After parking, I talked to a hiker who said it was closed for “road work.” I assumed there must have been a rock slide in one of the problematic areas between Islip Saddle and Vincent Gap. Later I learned the problem was a “sink hole” west of the Grassy Hollow Visitor Center.

After Craig arrived we discussed route options to Mt. Baden-Powell. Either we did the South Fork loop, which I’d done a couple weeks before, or we did an out and back on the PCT. We opted for the out and back.

Weather-beaten limber pine near the summit of Mt. Baden-Powell. Photography by Gary Valle.
Weather-beaten limber pine near the summit of Mt. Baden-Powell.

The run was as spectacular as expected. The visibility above the deck of stratus was at least 100 miles. San Bernardino Peak, San Gorgonio Mountain and San Jacinto were easy marks to the east and Owens Peak and the Southern Sierra could be seen to the north. Before it was immersed in a tide of cloud, the summit of Santiago Peak (Saddleback) had been visible to the south. High clouds and a gusty westerly wind kept the temperatures moderate. Only one very small patch of snow remained on the trail.

I’d hoped to be able to tell Ray the trees had been cleared from the trail, but no — they were still there. He said the next time I ran there, they would be gone. Thanks Ray!

Downed Trees, Melting Snow and a Waterfall

Snow-covered slopes from the Mt. Waterman Trail

Climbing up the slope and around the big incense cedar I stopped for a moment to enjoy the smell of the splintered wood. There had been so many trees across the trail I’d lost count. This was in the neighborhood of the 35th tree I’d had to work around on my way to Mt. Waterman.

Trees near Three Points burned in the 2009 Station Fire
Trees burned in the 2009 Station Fire

My run on the Mt. Waterman & Twin Peaks Trail had started at Three Points. Initially, I’d been encouraged to see some trees had been cut and removed from the trail. But the area was hard hit by the 2009 Station Fire and the combination of fire, years of drought, and rough winter weather seemed to be felling an increasing number of trees each year.

Across the canyon the north face of Twin Peaks was still blanketed in snow. On this warm, south-facing slope the snow was almost gone, exposing a veneer of pine needles, last Summer’s gray and wilted ferns, and the Winter excavations of industrious moles. In every gulch and gully water spilled down the mountainside; splashing, bubbling and burbling downslope under gravity’s spell.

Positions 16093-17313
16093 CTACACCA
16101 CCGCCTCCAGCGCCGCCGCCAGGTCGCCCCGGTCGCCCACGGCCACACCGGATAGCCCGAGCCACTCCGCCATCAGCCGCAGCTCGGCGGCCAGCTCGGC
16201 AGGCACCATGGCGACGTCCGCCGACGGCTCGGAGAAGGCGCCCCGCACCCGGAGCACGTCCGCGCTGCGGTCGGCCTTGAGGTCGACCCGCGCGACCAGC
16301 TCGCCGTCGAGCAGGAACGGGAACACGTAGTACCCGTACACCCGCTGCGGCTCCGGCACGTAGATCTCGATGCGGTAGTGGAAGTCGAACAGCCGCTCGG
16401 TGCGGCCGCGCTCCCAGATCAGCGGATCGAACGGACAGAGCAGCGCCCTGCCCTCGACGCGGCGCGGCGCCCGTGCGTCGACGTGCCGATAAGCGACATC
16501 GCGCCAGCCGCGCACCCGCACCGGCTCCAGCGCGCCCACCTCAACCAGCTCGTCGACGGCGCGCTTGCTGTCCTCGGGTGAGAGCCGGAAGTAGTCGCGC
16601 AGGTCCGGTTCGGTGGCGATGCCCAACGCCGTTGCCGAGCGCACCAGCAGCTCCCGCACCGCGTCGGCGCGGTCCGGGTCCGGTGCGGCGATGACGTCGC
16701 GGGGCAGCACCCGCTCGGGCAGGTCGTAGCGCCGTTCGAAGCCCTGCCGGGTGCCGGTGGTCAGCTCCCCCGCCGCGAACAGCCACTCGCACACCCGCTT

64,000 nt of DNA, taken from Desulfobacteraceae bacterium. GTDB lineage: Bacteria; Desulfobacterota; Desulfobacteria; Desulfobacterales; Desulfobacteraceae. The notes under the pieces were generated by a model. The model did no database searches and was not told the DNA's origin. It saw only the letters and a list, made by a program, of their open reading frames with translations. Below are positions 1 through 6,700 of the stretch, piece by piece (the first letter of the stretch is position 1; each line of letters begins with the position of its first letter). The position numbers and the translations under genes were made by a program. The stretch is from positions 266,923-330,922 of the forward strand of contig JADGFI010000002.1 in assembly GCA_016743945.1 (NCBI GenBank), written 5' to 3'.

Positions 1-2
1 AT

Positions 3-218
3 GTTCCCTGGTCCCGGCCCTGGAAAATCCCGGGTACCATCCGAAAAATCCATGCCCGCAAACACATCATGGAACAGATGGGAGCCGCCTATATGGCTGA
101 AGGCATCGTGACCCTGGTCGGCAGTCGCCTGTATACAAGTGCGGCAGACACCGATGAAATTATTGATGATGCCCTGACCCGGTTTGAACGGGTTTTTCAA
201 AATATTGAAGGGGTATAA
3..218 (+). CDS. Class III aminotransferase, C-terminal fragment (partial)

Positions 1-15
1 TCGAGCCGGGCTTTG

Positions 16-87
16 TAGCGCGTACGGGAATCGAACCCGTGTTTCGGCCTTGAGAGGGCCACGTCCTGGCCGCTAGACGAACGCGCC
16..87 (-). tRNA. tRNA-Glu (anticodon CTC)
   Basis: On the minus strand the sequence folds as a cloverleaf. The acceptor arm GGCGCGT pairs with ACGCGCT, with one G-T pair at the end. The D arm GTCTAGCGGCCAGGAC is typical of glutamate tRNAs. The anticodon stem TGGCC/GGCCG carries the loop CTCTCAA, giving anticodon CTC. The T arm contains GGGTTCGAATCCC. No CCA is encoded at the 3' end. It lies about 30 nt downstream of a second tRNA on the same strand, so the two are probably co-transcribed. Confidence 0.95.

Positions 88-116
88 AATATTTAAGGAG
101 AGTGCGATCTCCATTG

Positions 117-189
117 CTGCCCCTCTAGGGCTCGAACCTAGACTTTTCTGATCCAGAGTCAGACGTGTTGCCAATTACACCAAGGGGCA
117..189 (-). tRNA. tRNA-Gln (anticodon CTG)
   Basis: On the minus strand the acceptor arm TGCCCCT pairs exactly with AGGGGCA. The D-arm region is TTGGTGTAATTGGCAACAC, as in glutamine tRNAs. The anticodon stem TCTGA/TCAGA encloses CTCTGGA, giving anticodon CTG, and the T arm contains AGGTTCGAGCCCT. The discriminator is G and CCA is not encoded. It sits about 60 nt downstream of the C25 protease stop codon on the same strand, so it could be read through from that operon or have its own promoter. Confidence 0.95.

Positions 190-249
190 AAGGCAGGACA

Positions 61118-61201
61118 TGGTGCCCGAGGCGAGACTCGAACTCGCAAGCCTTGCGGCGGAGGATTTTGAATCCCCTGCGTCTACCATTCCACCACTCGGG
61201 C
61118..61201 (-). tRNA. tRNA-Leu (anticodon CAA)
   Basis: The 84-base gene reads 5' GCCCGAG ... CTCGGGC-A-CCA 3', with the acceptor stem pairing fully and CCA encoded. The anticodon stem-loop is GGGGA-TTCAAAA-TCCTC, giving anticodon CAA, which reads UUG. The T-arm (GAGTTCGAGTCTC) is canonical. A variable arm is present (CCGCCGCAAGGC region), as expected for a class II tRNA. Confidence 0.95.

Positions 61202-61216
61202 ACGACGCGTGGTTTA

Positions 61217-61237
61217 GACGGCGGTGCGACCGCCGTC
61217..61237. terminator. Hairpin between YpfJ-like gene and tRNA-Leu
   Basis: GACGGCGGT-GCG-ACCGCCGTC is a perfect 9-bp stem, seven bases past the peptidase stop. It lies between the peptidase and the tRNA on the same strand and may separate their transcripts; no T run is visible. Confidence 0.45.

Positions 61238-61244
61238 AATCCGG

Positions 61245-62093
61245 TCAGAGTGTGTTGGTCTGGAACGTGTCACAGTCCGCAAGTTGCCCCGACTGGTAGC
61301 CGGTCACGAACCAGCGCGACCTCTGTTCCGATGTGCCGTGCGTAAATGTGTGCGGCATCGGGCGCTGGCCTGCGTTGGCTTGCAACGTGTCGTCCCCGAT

Snow-covered Mt. Baldy from the Mt. Waterman Trail
Mt. Baldy from the Mt. Waterman Trail

This was supposed to be a recovery run, following last Saturday’s abridged — but arduous — run on the Backbone Trail. (Many thanks to Howard & Mike and all the volunteers!) The plan was to just go to the summit of Waterman and then back down the same way. But… the idea of crawling over, through or around more than 40 trees a second time just didn’t sound that appealing.

When I reached the junction with Mt. Waterman’s summit trail it took about a millisecond to make the decision to continue on the loop. It would be longer, and would have more elevation gain, but it was a beautiful day and my legs felt OK. Who knew when there would be another opportunity to do the loop in these conditions?

Snow along the Mt. Waterman Trail about a half-mile from Buckhorn
Snow along the Mt. Waterman Trail

Much of the trail down to Buckhorn was covered with snow. Not so much snow as to be a problem, but enough to be interesting and scenic. The weather was great and snow conditions excellent. Following the tracks of hikers, my socks didn’t even get wet!

Reaching Angeles Crest Highway, I ran east a short distance to the entrance of Buckhorn Campground. The gate was locked and the campground still closed for the Winter. Patches of snow, deadfall and other debris littered the area. When the camp is open, I top off my water here. Today the faucets were dry, but with the cool weather that would not be an issue.

Most of the hikers on the Burkhart Trail were going to see Cooper Canyon Falls. Seeing the falls was one of the reasons I’d decided to continue on the loop. My thoughts drifted back to April 1995 when Gary Gunder and I carried our kayaks down this trail and paddled Little Rock Creek from Cooper Canyon to the South Fork. (We put-in below the falls.)

The flow over the falls was the most I’d seen in several years and was probably nearing its peak. After enjoying the falls for a few minutes I scrambled out of the gorge and headed up the PCT. Like all that visit the falls, I now had to climb out of Cooper Canyon.

Drought-stressed young pine in Cooper Canyon
Drought-stressed young pine in Cooper Canyon

The effects of a prolonged drought don’t just disappear overnight, no matter how much it rains or snows. This was particularly evident on the sun-baked segment of the PCT above Cooper Canyon Camp. Just above the camp a large, green-needled Jeffry Pine had collapsed, leaving a large crater where its roots had been. In the year since I’d been on the trail, trees on the warmest, south-facing slopes had become more drought-stressed. It seemed additional trees had died and more had yellowing and brown needles.

Cooper Canyon can be hot, but today the temperature was pleasant. Eventually I reached Cloudburst Summit and clambered over a final steep patch of snow to reach the saddle. Three Points was now just a few miles away. I crossed Hwy 2 and started running down the trail.

Sculpted in an Elfin Forest

Gold dust lichen on big pod Ceanothus along the Garapito Trail.

Sculpted in an elfin forest, this fused, twisted and fluted trunk of a big pod Ceanothus is accented with gold dust lichen, a lichen of the genus Chrysothrix — probably C. granulosa or C. xanthina.

From this morning’s Trippet Ranch Loop trail run from the End of Reseda (Marvin Braude Mulholland Gateway Park).